About Hearing Loss
There are three basic types of hearing loss.

Conductive hearing loss occurs when sound is not conducted efficiently through the outer ear canal to the eardrum and the tiny bones of the middle ear. Conditions that may cause conductive hearing loss include fluid in the ear from colds, allergies, ear infections, perforated eardrum, benign tumors or impacted earwax. This type of hearing loss can often be medically or surgically corrected.

Sensorineural hearing loss occurs when there is damage to the inner ear or to the nerve pathways from the ear to the brain. Sensorineural hearing loss cannot be corrected. It is a permanent loss.

Mixed hearing loss is a combination of conductive and sensorineural hearing loss.

Your hearing is measured in decibels (dB). This scale is used to evaluate whether you have hearing loss and to what degree.
Between hearing well and hearing nothing, there are many degrees of hearing impairment. The terms used to describe the degree of hearing loss are mild, moderate, severe and profound. Most hearing losses are mild to moderate.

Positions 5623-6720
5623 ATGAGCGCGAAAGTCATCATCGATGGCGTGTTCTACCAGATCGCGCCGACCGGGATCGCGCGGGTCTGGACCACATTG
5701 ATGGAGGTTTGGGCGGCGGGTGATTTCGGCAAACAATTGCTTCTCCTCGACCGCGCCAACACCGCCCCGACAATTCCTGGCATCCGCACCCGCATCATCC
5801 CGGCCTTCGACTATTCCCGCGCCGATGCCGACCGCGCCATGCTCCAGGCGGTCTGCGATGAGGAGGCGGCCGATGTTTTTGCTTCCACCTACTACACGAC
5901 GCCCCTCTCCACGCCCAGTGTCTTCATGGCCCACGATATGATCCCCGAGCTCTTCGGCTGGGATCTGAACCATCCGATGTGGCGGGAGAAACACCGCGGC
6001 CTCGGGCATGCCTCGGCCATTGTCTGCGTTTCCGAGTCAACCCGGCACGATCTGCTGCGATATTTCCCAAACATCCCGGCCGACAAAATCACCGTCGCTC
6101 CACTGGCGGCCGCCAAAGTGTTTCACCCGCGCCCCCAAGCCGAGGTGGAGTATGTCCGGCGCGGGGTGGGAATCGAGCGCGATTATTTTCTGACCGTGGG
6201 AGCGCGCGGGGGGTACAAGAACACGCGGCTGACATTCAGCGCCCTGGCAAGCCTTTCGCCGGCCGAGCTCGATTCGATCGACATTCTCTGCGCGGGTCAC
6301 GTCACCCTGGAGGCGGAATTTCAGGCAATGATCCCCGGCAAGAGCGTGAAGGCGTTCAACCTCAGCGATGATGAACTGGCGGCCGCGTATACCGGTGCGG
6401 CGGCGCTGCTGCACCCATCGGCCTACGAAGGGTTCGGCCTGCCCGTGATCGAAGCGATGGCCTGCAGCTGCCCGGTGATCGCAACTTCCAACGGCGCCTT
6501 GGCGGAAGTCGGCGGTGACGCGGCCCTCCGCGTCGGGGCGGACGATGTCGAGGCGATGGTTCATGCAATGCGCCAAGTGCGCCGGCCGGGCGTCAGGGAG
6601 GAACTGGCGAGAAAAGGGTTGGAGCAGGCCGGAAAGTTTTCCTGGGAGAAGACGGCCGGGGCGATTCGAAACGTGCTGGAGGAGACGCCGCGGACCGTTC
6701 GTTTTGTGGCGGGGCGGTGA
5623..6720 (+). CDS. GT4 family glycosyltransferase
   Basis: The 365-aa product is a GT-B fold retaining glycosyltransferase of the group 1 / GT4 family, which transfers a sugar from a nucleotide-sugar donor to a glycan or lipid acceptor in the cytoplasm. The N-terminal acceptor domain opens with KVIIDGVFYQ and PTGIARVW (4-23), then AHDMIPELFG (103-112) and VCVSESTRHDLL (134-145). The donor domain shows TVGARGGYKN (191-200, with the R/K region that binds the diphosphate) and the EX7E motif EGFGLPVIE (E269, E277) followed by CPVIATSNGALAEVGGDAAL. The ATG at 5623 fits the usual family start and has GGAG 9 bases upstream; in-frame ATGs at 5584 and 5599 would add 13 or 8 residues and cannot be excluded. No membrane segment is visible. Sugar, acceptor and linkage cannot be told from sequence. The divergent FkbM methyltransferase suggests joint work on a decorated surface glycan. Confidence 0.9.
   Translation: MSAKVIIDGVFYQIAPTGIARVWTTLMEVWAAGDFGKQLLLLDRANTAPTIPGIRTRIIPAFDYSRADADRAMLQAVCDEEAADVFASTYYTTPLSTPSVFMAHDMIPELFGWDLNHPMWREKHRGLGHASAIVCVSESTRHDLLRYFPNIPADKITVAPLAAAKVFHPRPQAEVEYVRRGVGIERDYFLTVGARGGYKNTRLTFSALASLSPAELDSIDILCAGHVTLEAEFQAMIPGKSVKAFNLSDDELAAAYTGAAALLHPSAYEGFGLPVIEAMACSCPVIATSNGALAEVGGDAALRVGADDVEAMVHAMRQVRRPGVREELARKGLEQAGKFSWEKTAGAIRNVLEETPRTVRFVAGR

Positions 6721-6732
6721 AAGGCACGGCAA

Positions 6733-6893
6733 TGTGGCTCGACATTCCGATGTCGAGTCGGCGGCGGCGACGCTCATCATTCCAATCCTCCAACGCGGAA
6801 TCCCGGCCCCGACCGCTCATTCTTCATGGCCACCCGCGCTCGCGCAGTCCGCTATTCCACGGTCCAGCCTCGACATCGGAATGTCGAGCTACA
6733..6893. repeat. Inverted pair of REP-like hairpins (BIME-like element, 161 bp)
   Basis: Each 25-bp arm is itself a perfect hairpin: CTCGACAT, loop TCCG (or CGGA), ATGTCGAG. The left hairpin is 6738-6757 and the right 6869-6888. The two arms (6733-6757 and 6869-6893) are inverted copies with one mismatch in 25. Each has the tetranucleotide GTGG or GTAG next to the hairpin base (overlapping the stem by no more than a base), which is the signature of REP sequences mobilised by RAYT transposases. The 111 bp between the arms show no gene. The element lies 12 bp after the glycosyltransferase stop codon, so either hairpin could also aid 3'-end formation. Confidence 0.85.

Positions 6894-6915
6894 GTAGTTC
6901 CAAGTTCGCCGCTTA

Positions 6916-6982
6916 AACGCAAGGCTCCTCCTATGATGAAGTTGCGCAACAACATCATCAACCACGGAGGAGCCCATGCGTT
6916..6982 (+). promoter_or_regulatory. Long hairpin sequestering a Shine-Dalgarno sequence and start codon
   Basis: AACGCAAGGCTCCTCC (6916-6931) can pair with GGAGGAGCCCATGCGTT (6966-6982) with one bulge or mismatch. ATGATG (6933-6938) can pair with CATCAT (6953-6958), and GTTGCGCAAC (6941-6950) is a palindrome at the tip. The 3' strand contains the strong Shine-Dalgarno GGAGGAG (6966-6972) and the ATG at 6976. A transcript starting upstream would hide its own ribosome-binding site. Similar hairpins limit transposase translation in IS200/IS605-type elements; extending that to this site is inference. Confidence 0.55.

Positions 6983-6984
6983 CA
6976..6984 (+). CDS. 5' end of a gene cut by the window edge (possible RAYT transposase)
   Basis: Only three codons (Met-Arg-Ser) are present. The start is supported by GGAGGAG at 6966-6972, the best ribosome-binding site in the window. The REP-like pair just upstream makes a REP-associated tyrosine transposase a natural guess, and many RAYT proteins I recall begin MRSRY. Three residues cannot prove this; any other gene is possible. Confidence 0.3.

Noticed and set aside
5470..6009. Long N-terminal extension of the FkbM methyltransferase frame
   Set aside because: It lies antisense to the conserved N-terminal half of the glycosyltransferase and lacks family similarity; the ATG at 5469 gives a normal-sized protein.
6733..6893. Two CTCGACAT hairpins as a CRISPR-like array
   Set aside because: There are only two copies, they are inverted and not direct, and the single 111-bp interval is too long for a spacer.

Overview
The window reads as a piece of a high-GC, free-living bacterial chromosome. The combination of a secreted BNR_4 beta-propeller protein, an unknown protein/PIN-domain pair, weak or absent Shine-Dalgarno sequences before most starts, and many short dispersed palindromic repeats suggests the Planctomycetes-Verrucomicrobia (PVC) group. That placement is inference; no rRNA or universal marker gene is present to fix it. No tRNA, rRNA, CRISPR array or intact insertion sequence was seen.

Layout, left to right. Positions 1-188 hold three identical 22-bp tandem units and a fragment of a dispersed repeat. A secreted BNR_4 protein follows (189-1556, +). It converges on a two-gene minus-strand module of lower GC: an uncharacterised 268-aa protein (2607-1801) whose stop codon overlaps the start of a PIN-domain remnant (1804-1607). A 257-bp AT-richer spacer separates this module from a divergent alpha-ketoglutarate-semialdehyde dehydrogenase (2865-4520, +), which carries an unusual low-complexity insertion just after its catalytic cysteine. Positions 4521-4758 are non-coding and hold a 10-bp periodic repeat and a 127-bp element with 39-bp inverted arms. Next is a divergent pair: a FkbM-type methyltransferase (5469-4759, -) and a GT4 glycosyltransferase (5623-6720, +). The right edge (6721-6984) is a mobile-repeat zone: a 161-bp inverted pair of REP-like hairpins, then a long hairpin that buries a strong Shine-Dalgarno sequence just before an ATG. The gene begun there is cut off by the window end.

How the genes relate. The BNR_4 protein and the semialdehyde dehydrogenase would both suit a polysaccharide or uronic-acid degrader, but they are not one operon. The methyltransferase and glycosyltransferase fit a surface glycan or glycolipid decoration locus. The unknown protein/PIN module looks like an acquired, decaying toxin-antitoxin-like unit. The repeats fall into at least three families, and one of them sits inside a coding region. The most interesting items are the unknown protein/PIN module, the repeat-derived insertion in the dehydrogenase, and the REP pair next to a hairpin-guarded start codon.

Mild hearing loss:
Unable to hear soft sounds, some difficulty understanding speech over background noise

Moderate hearing loss:
Unable to hear soft and moderately loud sounds, trouble hearing or understanding everyday conversations or possibly a telephone ringing

Severe hearing loss:
Able to hear only loud sounds such as very loud speech, sirens or a door slamming

Profound hearing loss:
Some very loud sounds are audible but hearing conversation without a hearing instrument is impossible.

Hearing loss can be attributed to age, genetics, diseases, certain medications, head injuries, tumors, and long-term exposure to environmental noise.  According to the World Health Organization, sounds over 85 decibels are potentially dangerous and can cause permanent hearing damage over time. The amount of noise and  length of exposure time  determine the amount of damage.
The Journal of Pediatrics states that 12.5 percent of children ages 6 through 19 have some degree of hearing loss as a result of using ear phones turned to a high volume. Urge your children to turn down the volume of their MP3 players!

You can't reverse hearing loss. Please protect your hearing now!

Citrus Hearing Impaired Program Services